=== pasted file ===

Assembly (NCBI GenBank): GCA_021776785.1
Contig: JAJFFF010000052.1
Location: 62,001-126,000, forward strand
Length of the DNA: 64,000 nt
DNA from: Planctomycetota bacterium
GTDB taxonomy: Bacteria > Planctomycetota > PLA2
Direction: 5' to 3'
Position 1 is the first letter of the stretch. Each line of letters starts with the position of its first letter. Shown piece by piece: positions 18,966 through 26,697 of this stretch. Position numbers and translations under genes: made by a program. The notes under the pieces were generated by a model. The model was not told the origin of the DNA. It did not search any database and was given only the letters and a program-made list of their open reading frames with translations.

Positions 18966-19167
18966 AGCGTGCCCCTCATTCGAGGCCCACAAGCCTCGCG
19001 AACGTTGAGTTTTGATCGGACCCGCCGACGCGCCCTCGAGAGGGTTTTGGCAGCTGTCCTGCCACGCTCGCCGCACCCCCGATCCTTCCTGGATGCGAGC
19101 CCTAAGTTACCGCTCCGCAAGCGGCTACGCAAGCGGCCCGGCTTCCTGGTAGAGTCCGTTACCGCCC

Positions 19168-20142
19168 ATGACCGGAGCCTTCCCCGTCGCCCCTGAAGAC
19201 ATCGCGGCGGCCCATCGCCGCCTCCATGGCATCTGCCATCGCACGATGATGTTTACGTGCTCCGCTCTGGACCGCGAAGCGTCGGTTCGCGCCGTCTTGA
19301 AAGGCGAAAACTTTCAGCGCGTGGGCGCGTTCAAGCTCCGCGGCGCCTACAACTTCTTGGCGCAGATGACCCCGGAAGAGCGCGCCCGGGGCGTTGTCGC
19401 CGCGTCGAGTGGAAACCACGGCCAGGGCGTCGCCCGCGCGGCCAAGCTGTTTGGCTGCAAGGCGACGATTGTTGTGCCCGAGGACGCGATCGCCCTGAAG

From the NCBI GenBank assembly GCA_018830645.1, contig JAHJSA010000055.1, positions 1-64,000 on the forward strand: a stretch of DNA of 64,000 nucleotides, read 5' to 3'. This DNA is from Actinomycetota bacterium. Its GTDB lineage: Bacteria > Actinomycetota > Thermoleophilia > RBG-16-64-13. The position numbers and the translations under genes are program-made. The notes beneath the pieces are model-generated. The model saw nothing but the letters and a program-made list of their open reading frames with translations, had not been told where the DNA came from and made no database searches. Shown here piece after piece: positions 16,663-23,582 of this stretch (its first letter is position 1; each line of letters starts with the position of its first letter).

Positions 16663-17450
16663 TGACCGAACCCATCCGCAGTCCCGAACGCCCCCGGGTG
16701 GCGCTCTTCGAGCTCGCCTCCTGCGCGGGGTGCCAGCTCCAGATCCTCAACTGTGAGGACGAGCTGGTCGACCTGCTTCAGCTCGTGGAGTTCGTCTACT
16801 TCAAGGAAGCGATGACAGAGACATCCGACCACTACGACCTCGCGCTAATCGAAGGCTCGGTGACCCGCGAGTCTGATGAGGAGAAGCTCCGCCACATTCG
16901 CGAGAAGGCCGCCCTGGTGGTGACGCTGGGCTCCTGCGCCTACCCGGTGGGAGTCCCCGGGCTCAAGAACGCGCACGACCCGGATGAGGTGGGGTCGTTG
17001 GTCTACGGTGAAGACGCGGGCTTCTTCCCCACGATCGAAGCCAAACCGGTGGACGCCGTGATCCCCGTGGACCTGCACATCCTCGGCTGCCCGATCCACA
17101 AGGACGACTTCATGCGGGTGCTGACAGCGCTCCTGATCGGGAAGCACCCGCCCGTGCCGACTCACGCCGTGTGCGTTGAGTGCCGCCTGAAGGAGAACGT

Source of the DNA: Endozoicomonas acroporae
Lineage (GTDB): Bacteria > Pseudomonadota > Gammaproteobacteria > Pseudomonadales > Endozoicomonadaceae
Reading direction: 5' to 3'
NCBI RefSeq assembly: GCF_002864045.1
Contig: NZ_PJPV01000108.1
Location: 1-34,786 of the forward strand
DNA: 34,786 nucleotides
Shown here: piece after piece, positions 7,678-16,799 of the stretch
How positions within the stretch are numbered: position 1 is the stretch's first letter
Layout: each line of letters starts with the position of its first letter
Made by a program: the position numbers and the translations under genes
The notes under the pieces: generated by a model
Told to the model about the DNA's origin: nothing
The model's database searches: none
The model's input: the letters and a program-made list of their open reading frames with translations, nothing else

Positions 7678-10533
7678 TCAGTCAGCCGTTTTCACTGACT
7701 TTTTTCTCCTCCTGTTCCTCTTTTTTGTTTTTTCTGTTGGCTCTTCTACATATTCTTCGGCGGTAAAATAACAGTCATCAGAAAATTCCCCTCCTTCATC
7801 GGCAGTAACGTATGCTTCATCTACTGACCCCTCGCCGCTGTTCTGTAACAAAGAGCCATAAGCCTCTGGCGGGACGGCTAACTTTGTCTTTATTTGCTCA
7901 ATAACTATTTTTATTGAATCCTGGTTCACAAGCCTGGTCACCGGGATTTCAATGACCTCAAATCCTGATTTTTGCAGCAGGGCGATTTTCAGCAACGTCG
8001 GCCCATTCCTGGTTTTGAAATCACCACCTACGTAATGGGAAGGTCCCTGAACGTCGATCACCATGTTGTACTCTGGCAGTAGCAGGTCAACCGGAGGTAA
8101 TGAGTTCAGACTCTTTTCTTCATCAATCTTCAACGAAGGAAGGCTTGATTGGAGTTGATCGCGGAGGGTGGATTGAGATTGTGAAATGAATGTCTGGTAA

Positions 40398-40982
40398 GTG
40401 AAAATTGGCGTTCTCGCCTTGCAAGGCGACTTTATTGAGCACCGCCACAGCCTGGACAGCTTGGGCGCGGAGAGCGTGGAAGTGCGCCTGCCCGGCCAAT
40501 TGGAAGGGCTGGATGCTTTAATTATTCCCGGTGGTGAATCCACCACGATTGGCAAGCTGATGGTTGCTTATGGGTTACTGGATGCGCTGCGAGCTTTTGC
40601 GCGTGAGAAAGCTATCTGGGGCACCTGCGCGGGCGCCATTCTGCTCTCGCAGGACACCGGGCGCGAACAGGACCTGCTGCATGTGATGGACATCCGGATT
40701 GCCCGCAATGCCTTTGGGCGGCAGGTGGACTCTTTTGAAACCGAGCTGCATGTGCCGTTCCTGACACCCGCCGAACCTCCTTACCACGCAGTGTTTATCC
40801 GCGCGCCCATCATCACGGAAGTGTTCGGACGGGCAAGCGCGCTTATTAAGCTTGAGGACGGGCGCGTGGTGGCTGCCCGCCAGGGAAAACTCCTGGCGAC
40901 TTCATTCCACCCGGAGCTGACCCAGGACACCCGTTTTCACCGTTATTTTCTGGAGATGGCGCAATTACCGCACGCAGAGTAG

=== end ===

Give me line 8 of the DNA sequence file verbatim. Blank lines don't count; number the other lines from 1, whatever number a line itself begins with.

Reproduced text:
Position 1 is the first letter of the stretch. Each line of letters starts with the position of its first letter. Shown piece by piece: positions 18,966 through 26,697 of this stretch. Position numbers and translations under genes: made by a program. The notes under the pieces were generated by a model. The model was not told the origin of the DNA. It did not search any database and was given only the letters and a program-made list of their open reading frames with translations.